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  • Japanese Flowering Cherries at Willowwood

    -- Posted 05/04/2015 by Webmaster --
    Anthony AielloMorris Arboretum Dir. of Horticulture Willowwood Arboretum was the site on April 18, 2015 of a fascinating lecture on the history of Japanese flowering cherries in the United States, including the beautiful collection at Willowwood. Anthony Aiello, Director of Horticulture at Pennsylvania’s Morris Arboretum traced the early 20th century arrival of these beautiful collections at Washington’s ...
  • Pale Pink Magnolia sprengeri in Bloom! 4/23/15

    -- Posted 04/23/2015 by Webmaster --
    The pale pink Magnolia sprengeri, John Beirne’s favorite magnolia, is in full bloom on the hillside above Lois Poinier’s azaleas (on the road just past the Tubbs House). It only lasts a few days; don’t miss it (could be frosty, tonight)!
  • Blooming! Week of April 20, 2015

    -- Posted 04/20/2015 by Webmaster --
    Bloom Report Monday April 20: Raining now but the sun is coming out tomorrow…. The Narcissus plantings along the entrance drive are coming into full bloom and the cooler temps should help them last longer. Around the gardens you’ll find Hyacinths, Narcissus and blue Scilla siberica in bloom. The early perennials –Hellebores( Lenten Rose), Pulmonaria ( ...
  • The 1st Annual Tubbs Lecture

    -- Posted 04/20/2015 by Webmaster --
    The 1st Annual Tubbs Lecture was held on Sunday, April 19th. Professor Anthony Aiello, Director of Horticulture at the University of Pennsylvania, presented a fascinating lecure entitled, “Japanese Flowering Cherries: A 100 Year Long Love Affair.” Please click on the image at right for more information or go to the longer writeup on our Events page.
  • Sun and Blooms at Willowwood April 10

    -- Posted 04/10/2015 by Webmaster --
    I am sure if you are looking out the window you would think that Spring is never going to arrive. But the weather forecasters say the weekend is going to be warmer and SUNNY. So if you are in the mood for a walk, Willowwood has started to look like Spring. Bloom wise -the ...
  • Spring is arriving at Willowwood 3.30.15

    -- Posted 03/28/2015 by Webmaster --
    Despite the cold there are some wonderful signs that Spring is on its way at Willowwood: Bright yellow winter aconite is brightening up the Cottage Garden and some Chionodoxa lucilea (Glory–of-the-Snow)in bloom by the Conservatory. The Hamamelis (Witchhazel or sometimes called ‘winter bloom’) are in bloom! You can find two of these very fragrant shrubs across ...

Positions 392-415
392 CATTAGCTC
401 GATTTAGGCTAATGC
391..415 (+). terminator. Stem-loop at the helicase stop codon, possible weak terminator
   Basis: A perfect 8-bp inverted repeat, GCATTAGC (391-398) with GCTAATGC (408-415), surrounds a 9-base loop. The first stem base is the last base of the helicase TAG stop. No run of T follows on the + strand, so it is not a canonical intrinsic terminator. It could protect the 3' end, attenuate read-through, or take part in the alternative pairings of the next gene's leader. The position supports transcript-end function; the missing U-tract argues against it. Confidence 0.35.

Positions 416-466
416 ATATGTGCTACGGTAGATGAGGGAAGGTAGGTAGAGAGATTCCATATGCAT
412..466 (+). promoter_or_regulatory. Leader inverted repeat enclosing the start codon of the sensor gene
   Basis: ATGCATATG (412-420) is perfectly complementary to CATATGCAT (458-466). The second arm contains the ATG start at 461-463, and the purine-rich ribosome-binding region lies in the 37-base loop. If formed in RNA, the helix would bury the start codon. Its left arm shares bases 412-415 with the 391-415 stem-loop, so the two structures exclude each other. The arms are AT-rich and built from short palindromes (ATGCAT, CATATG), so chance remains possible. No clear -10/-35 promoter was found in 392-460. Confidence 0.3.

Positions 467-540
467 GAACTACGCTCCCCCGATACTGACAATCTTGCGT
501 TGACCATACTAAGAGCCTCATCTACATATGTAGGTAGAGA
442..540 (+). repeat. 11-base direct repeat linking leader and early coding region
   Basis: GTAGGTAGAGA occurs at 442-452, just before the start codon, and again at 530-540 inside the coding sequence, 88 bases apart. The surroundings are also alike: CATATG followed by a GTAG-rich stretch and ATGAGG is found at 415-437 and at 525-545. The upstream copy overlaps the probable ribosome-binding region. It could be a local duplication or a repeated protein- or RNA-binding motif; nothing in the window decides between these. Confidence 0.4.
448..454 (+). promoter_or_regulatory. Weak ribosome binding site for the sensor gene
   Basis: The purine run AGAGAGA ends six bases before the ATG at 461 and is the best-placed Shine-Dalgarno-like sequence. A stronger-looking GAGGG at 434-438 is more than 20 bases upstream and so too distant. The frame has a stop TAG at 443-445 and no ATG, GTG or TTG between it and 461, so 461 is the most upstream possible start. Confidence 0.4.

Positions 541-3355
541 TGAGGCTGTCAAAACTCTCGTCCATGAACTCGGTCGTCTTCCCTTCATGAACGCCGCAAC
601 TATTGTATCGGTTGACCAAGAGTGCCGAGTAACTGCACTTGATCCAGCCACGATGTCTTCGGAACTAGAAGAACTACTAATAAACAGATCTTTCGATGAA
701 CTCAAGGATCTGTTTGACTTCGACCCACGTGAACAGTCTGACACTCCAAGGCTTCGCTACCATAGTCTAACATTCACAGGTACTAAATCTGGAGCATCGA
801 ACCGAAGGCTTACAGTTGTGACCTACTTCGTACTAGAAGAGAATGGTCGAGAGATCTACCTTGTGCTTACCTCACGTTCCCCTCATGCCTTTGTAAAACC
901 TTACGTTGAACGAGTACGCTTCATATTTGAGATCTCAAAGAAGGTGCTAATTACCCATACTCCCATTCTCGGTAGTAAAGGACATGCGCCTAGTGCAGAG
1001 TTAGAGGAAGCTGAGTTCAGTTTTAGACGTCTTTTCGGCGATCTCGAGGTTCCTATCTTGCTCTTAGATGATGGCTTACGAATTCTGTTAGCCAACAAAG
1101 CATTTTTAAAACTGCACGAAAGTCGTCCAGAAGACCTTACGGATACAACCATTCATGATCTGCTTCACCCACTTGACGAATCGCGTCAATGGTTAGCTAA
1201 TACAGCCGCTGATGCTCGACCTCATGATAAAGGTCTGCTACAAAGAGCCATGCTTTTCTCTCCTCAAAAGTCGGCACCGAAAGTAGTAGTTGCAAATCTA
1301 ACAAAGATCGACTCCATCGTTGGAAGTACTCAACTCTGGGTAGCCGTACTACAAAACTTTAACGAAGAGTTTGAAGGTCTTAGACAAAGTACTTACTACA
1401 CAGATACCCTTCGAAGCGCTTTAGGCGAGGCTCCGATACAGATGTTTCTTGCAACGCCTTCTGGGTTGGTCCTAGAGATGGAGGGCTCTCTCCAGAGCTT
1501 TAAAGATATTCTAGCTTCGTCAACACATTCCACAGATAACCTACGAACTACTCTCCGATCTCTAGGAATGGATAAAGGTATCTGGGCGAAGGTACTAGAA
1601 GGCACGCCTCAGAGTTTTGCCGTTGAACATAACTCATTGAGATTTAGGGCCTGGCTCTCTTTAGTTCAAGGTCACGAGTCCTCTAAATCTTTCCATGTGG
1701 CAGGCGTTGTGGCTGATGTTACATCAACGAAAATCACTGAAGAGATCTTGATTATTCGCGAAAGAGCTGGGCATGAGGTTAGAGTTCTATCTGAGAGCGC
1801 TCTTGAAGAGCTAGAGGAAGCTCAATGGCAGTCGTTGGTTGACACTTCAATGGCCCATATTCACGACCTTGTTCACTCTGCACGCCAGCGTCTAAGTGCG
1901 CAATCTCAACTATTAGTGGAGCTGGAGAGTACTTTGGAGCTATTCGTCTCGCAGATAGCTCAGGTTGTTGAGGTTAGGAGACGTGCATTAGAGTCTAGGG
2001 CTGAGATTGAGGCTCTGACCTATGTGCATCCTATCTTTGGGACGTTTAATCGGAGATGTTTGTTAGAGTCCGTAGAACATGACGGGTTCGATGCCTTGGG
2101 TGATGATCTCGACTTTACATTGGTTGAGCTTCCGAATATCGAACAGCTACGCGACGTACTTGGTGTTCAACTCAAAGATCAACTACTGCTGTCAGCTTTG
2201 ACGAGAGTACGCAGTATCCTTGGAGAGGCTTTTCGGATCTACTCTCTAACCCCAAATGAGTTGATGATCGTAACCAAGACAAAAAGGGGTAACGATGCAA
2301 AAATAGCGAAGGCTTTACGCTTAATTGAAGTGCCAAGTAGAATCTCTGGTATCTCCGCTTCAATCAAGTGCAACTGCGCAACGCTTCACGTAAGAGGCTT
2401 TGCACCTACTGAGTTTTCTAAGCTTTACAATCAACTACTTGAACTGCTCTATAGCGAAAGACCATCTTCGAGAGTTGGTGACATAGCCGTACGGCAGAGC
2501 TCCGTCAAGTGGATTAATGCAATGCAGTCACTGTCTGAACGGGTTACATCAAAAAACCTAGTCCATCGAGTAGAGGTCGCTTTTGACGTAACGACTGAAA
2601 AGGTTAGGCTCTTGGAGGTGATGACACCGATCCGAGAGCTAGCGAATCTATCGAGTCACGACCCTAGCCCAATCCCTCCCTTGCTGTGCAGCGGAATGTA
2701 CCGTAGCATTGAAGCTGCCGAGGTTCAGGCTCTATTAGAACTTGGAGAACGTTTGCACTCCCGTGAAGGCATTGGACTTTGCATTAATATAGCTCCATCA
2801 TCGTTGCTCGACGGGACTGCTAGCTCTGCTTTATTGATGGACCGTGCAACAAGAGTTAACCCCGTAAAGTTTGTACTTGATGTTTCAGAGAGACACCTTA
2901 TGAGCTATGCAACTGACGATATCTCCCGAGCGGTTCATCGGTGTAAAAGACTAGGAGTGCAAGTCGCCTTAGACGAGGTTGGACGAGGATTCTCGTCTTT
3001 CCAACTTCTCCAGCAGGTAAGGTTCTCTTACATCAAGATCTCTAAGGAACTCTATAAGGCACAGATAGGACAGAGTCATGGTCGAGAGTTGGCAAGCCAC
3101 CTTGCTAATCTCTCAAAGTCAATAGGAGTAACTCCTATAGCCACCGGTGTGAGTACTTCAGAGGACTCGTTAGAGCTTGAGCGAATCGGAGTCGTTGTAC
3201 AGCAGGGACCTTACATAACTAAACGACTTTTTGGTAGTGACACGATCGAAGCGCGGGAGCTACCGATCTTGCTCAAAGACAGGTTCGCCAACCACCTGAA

• Winter at Willowwood

    -- Posted 01/08/2015 by Webmaster --
    One would think that Willowwood, so very beautiful Spring through Fall, is not the place to visit during Winter. Yet, on quietly still days, without the bustle of winds or bitter chill, there are birders, walkers, hikers, photographers and others who enjoy the solitude of the day. Various animals who normally hide within ...
  • October Bloom Report

    -- Posted 10/14/2014 by Webmaster --
    It is mid October and the gardens are still in bloom thanks to a lack of frost! Hopefully we’ll get a week or two more before Mother Nature gets the upper hand. In the Cottage garden the Nipponanthemum nipponicum (Nippon Daisy), Aconitum (Monkshood), pink Japanese Anemones, New England Asters and Trycirtis (Toad Lily) are still ...
  • Christie Administration Celebrates NJ’s Public Gardens & Arboreta

    -- Posted 09/18/2014 by Webmaster --
    Agriculture Secretary Encourages Garden Visits, Fall Planting NJ Ag. Secy. Fisher (l) & John Morse, MCPC Mgr of Hort. (CHESTER 9.17.14) – New Jersey Secretary of Agriculture Douglas H. Fisher today visited Willowwood Arboretum in Chester and encouraged public garden and arboretum visits this fall. He also reminded residents and visitors that fall is a great time ...
  • Anne’s Travels Blog

    -- Posted 09/11/2014 by Webmaster --
    Anne’s Travels is a blog chronicling her travels all over the US. Her articles are descriptive and include nice photos. We are happy she visited the Willowwood Arboretum earlier this year and liked what she saw. See her article here: